Category:Wine reviews

Wine review: Altano Douro 2006

image Two years ago, this was a nifty $7 wine and it almost made the $10 Hall of Fame. The 2005 vintage, on the other hand, was fat and flabby, and was not interesting at all.

The good news is that the 2006 is almost up to the standards set by the 2003. This Douro, a Portuguese red blend, is still not as well put together as the ?03. It ?s kind of empty in the middle, and it ?s more jammy than it should be. (Whether this was a conscious decision by the winemaker to appeal to the American palate or the result of Portugal ?s recent unseasonably warm weather is anyone ?s guess.)

But it ?s certainly drinkable, with lots of red berry fruit, decent tannins, and it is food friendly ? think burgers or pizza. And you ?ll probably be able to buy it for as little as $8 at some retailers.

Wine of the week: Dry Creek Vineyard Dry Chenin Blanc 2007

image The Wine Curmudgeon, as noted, is a huge fan of chenin blanc. It can produce tasty, well-made, cheap wine that isn ?t chardonnay ? something that is always welcome. Which is why I was so glad to find the Dry Creek on sale for $9 (it ?s probably going to be closer to $11 most of the time).

It ?s a little oily, which is not a bad thing for this kind of wine. (The winespeak term for oily, by the way, is viscous, which sounds like a bad cough, as in, ?Boy, your viscous sounds awful. ?) Most importantly, the Dry Creek is not sweet, which makes it a little more food friendly. This is not an indictment of sweet wine, as regular visitors here know, but a reflection of how much poorly made, sweet chenin blanc exists in the world. Also, look for some apricot fruit and a very long mineral finish.

Serve this with salads, seafood or as an aperitif.

Expensive wine, March edition: Etienne Sauzet Bourgogne Blanc 2006

image And, believe it or not, a fine value. At around $35, it ?s less than one-half the cost of more expensive Sauzets and a steal compared to many California chardonnays at that price,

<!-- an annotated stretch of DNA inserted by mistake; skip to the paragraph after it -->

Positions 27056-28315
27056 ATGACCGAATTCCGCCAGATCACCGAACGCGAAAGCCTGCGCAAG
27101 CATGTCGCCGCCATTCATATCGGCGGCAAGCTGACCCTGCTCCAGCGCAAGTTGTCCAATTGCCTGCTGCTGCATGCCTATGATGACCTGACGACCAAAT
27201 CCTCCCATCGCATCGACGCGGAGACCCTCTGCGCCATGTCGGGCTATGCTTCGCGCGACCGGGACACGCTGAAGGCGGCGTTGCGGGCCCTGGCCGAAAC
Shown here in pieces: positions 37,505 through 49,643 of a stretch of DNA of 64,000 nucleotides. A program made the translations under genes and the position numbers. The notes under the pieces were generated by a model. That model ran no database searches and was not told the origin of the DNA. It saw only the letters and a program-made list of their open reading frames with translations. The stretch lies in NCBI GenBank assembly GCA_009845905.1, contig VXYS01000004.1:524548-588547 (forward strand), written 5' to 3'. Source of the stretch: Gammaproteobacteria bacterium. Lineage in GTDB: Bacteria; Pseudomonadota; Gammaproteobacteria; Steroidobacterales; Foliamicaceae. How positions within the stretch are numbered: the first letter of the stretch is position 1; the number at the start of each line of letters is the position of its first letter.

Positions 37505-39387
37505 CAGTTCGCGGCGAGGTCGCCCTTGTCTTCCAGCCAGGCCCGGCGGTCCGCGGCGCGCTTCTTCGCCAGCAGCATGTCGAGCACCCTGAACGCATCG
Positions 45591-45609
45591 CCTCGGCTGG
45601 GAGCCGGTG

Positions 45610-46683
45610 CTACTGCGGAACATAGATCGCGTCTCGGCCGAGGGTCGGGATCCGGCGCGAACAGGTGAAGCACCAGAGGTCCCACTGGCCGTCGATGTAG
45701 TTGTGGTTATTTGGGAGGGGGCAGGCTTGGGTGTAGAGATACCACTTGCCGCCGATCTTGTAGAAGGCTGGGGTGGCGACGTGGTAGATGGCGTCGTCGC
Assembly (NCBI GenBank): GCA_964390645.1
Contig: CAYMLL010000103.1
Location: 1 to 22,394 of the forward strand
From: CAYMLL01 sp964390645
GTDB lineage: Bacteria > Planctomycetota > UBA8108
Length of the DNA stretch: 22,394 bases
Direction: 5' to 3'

Sauzet is one of the world ?s great producers, and its specialty is white Burgundy ? chardonnay from the Burgundy region of France. This is what ?s called AOC Burgundy. The grapes don ?t come from one specific part of Burgundy, like Puligny-Montrachet or Mersault, but from throughout the region. This almost always means the wine will be less expensive, and it ?s about the only kind of wine from Burgundy that is reasonably affordable.

And, since it ?s Sauzet, it is more than well made. This is classic Sauzet in style, and if it isn ?t as rich and luxurious as the producer ?s Puligny, it will do. Look for crisp green apple aromas and flavor and well structured oak. This is a classy wine and highly recommended. Buy it for a birthday or anniversary gift, and sip it slowly. It ?s ready to drink now, and should get deeper and more interesting over the next couple of years.

More on expensive wine:

Wine review: Milbrandt Pinot Gris 2007

image A couple of years ago, Butch Milbrandt, who makes this wine, was in Dallas on a publicity tour. We tasted through the winery ?s offerings, all of which were solid, well-made efforts. I especially liked the riesling and the pinot gris. So, Butch, I asked, when am I going to be able to write about these wines? Because you know, I can ?t write about them unless they ?re available in Dallas. We ?re working on it, he said.